Simvastin proves to aid in MS patients' cognitivie burden.
A new study confirmed the positive benefits of statins on cognition in patients with secondary progressive multiple sclerosis (SPMS).
Scientists at University College London studied the impact of simvastatin on cognition, neuropsychology, and health-related quality of life after 24 months in patients with SPMS. They found both frontal lobe function and quality of life were improved. The study represents the largest SPMS cohort to date to be evaluated in a comprehensive longitudinal study.
“The study is clinically important because patients with MS, in particular those with progressive MS, have a significant but under-reported cognitive burden, such as memory, processing and mental flexibility,” lead author Jeremy Chataway (pictured), MA, PhD, of University College London, said. “We have shown in this early work that simvastatin can help that part of it."
The new study is based on a secondary analysis of a 140-person trial first reported on in 2014 by Chataway and his colleagues. The original study looked at brain atrophy in patients with SPMS, and found that simvastatin reduced the instance of brain atrophy in those patients by 43%, on an annualized basis.
The 140 patients received treatment at 3 British multiple sclerosis (MS) centers. Half of the group received high doses of simvastatin (80 mg), and tolerated it well, according to the researchers. The other 70 patients received placebo.
The study took place between 2008 and 2011. Patients were assessed three times — at study entry, at 12 months, and at 24 months. At each point, participants were given a battery of tests, including the British National Adult Reading Test, the Visual Object and Space Perception battery (cube analysis), and the Frontal Assessment Battery. The latter is often used to assess dementia.
In the new analysis, researchers found that after two years, SPMS patients who had taken the statin scored 1.2 points higher on the Frontal Assessment Battery, and 2.5 points higher on self-reported physical quality of life assessments.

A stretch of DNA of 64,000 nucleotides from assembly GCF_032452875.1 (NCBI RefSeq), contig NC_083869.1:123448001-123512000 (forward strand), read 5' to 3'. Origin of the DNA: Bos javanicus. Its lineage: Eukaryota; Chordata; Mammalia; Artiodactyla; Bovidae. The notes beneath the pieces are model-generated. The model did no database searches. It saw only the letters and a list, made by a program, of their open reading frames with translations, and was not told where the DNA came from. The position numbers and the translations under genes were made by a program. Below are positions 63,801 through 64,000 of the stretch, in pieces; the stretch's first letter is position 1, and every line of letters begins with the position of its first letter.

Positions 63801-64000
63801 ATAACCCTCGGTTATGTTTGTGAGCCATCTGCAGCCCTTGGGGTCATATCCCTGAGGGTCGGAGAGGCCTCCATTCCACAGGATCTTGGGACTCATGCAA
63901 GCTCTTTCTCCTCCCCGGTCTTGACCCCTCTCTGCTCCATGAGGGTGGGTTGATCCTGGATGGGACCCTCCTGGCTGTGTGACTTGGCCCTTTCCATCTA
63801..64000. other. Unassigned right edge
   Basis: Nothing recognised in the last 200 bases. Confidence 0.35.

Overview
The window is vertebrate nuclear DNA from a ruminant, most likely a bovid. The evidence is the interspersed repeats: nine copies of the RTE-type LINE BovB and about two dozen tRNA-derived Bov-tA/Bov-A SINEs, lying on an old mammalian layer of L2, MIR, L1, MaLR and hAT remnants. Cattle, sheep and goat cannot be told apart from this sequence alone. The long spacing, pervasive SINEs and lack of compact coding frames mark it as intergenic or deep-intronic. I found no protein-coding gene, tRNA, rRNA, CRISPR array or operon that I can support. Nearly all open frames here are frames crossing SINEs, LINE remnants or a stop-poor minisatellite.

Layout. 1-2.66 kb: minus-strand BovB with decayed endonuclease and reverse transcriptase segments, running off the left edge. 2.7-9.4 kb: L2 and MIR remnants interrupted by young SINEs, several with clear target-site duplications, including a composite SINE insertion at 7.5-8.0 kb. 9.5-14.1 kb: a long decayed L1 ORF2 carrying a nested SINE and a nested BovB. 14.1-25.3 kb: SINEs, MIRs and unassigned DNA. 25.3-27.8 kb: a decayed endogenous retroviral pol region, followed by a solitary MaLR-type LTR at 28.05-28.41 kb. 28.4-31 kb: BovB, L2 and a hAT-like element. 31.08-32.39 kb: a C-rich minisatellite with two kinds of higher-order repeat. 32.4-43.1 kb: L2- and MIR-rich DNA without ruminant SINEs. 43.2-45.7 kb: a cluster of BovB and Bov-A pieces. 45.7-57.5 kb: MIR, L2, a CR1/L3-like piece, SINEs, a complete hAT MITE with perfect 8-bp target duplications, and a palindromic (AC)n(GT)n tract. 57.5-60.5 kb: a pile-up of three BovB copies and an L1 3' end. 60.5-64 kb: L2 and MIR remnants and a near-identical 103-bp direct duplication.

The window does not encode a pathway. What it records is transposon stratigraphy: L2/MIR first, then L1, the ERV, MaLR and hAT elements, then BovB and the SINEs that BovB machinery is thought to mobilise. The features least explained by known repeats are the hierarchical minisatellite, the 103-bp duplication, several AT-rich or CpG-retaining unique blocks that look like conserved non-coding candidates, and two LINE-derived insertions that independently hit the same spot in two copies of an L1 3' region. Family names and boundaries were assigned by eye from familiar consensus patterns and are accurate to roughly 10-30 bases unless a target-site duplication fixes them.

Chataway said the study is particularly notable because, while a number of therapies appear to slow the progression of relapsing-remitting multiple sclerosis, there are few treatments to assist patients suffering from the more severe form, SPMS.
David Schley, PhD, of the MS Society of the UK, said the research addresses one of the most frustrating parts of living with MS.
“Cognitive issues — like problems with memory and thinking – are a common and distressing symptom for people with MS, so this is encouraging news,” Schley said.
Chataway and his co-authors cautioned that more study is needed to confirm their findings. For one thing, they noted that disease activity in MS patients is known to fluctuate over time, meaning it’s possible the results could be somewhat skewed. He also said that despite patient screenings, it is possible that other concurrent medical conditions might have impacted the patient’s cognition or response to the statin.
“This study is an important small step in reinforcing the need to study cognition in MS and to continue to advance its treatment,” Chataway said. “Following on from this study we would recommended focusing the study on those aspects of cognition which are most frequently affected.”
The research team hopes to further confirm their findings with a new Phase III study, which will start soon and be funded in part by the MS Society of the UK.
The statin study was titled, “Effect of high-dose simvastatin on cognitive, neuropsychiatric, and health-related quality-of-life measures in secondary progressive multiple sclerosis: secondary analyses from the MS-STAT randomised, placebo-controlled trial.” It was published online June 8 in The Lancet Neurology.
A press release regarding the study was made available.